Some anglers would laugh at the use of the words ledgering and skill in the same sentence, but for those who are not content to wait for their rod to occasionally be dragged in, refined ledgering techniques are an important part of our armoury.

As the title suggest, ledgering in rivers is all about balance. Actually, it is about minimising the resistance felt by a fish before a bite is registered on the rod tip. This of course, starts with the correct choice of rod. It is certainly a sign of the times, that the latest Leeda catalogue, the trades 'tackle bible' contains only a limited range of running water ledgering rods. Just five years ago there would have been five times as many rods.

Forget about the traditional ten foot screw-tip-eyed multipurpose tool. No purpose would be closer to the truth! The only reason I can think of for using a short ledgering rod is if overhanging trees are troublesome. This problem is generally more than overcome by the increased control and line pick up offered by a rod of thirteen feet or more.

You will also need a rod with built in quiver tips ranging from 1/2oz up to 4oz. Learning to choose the right tip comes with practice, but the simplest thing to do is thread the rod up, tie on a bomb and chuck it out. Start with the lightest tip and gradually work up until the tip bends no more than a third of the way round when downstream ledgering, or no more than half-way when ledgering across the flow. The importance of this will become clear later on.

The other item of tackle worth considering at this stage is your line. Whilst there are a whole host of feeder braids now available, I feel that their use is really restricted to fishing shallow stillwaters and slow flowing rivers.

If you go sea fishing over deep water then there is no doubt that using braid will greatly reduce the amount of lead required to hold bottom. As the column of water is moving more or less at the same speed until it gets really close to the sea bed then the pressure on the line is relatively constant. So you might think that braid would be useful in a river. In a river the situation is very different as the currents are continually on the move. Just watch a weed bed swaying in the current. With a nylon line the 30% stretch in the line allows some of this change in pressure to be taken up, yet with braid there is far less give and a well balanced lead is likely to shift much more easily than when using nylon. Actually, if you feel the need, there are some excellent fine diameter nylons available now. Yet I still use Maxima for all my ledgering, far from being a thin line, it is like tow rope, but by balancing the tackle this has very little influence on my fishing.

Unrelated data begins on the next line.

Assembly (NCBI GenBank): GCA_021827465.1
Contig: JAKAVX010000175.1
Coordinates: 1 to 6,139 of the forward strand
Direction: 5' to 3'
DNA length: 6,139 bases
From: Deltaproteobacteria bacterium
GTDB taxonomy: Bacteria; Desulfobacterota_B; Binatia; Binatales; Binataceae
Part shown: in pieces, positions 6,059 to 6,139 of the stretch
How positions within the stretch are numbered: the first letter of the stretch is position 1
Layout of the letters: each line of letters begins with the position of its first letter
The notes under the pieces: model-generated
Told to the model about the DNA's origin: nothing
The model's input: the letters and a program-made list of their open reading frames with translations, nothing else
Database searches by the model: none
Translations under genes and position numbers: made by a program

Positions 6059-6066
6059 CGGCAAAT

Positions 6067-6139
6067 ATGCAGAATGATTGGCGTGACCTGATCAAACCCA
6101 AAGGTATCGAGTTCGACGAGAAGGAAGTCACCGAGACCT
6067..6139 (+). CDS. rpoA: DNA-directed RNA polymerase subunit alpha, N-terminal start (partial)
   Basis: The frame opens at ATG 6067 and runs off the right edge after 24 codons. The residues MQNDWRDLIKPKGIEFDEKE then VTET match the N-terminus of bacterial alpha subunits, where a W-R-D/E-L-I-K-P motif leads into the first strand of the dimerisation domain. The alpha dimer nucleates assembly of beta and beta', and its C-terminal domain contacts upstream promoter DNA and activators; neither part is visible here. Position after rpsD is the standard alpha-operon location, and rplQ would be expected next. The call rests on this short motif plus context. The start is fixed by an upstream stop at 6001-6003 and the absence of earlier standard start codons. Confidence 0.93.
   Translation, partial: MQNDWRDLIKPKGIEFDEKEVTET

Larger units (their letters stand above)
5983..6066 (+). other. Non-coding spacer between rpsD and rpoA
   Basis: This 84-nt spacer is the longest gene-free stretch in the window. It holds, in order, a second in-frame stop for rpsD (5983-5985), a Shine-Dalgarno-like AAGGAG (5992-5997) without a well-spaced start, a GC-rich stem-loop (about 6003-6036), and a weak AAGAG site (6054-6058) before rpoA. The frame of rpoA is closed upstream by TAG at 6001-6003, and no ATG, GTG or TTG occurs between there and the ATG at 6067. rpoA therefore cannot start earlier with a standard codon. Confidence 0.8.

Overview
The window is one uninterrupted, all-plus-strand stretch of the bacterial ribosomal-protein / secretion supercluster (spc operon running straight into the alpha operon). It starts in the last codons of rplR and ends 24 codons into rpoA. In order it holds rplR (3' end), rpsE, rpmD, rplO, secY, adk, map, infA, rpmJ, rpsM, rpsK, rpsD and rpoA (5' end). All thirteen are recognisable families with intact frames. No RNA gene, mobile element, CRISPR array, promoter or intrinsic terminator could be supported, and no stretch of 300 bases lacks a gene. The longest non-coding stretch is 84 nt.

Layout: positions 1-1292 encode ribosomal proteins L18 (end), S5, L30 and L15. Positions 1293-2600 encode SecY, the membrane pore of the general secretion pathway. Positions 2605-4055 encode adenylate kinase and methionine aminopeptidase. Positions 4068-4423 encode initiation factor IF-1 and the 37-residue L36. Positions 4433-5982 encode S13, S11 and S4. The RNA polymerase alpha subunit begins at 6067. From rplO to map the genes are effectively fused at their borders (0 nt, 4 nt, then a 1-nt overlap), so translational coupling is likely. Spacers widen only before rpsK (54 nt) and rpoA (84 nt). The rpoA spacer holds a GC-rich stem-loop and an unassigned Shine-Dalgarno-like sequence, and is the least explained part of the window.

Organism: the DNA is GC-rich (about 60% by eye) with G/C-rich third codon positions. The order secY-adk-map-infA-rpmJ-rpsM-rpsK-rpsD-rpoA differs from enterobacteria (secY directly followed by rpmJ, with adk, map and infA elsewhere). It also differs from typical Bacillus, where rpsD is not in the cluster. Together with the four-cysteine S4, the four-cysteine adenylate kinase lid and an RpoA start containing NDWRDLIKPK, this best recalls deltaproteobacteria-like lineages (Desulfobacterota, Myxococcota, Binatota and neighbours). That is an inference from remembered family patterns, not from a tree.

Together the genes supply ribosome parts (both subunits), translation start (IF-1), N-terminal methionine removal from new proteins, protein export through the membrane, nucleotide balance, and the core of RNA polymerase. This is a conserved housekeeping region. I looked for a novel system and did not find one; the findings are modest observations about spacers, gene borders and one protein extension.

Down not out
Most anglers still seem to fish downstream, either directly down the bank, or across and down. If you are fishing downstream then the chances are that most bites will be signalled by the line tightening and pulling down as the fish moves away with the bait. If you use a bomb or feeder directly on the line then the fish will feel the resistance caused by even a (so called) free-running weight before the bite is transmitted to the tip.

The simple answer to this is to put the weight on a six inch tail. When cast downstream and tightened up this will mean that the lead will be sitting downstream of the point where it is attached to the main line. When a fish picks up the bait and moves downstream the tip will go round, but the link to the weight will slacken offering no resistance. In fact, when using a six inch link the fish will be able to take almost twelve inches of line before feeling the weight of the bomb.

You might imagine that having the weight on a link would tend to lift the bait off the river bed, but this isn't the case. With the water pressure acting downwards the line is pinned down even when the bait is positioned no more than a few yards downstream. Try it in clear water and you will see what I mean.

Whilst most anglers and many swims dictate that you have to fish downstream, you can also fish across and even upstream often much more effectively than by casting down. Next week I will look at how to balance your tackle to make the most of these other ledgering situations.